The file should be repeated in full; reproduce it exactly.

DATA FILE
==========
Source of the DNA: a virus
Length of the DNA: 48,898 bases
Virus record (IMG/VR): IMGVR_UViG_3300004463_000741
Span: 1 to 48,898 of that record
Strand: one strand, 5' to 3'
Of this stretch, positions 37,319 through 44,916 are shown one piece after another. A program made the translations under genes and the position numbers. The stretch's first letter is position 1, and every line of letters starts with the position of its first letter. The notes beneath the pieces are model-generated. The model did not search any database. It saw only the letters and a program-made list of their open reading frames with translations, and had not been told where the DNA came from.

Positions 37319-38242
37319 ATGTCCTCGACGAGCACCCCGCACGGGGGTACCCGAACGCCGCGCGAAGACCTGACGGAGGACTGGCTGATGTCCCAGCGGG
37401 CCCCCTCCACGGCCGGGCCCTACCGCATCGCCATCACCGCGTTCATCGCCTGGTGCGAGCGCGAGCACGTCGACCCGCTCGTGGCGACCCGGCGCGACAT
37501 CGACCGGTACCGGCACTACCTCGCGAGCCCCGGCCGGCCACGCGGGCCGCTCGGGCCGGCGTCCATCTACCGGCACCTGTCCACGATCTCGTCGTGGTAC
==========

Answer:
Source of the DNA: a virus
Length of the DNA: 48,898 bases
Virus record (IMG/VR): IMGVR_UViG_3300004463_000741
Span: 1 to 48,898 of that record
Strand: one strand, 5' to 3'
Of this stretch, positions 37,319 through 44,916 are shown one piece after another. A program made the translations under genes and the position numbers. The stretch's first letter is position 1, and every line of letters starts with the position of its first letter. The notes beneath the pieces are model-generated. The model did not search any database. It saw only the letters and a program-made list of their open reading frames with translations, and had not been told where the DNA came from.

Positions 37319-38242
37319 ATGTCCTCGACGAGCACCCCGCACGGGGGTACCCGAACGCCGCGCGAAGACCTGACGGAGGACTGGCTGATGTCCCAGCGGG
37401 CCCCCTCCACGGCCGGGCCCTACCGCATCGCCATCACCGCGTTCATCGCCTGGTGCGAGCGCGAGCACGTCGACCCGCTCGTGGCGACCCGGCGCGACAT
37501 CGACCGGTACCGGCACTACCTCGCGAGCCCCGGCCGGCCACGCGGGCCGCTCGGGCCGGCGTCCATCTACCGGCACCTGTCCACGATCTCGTCGTGGTAC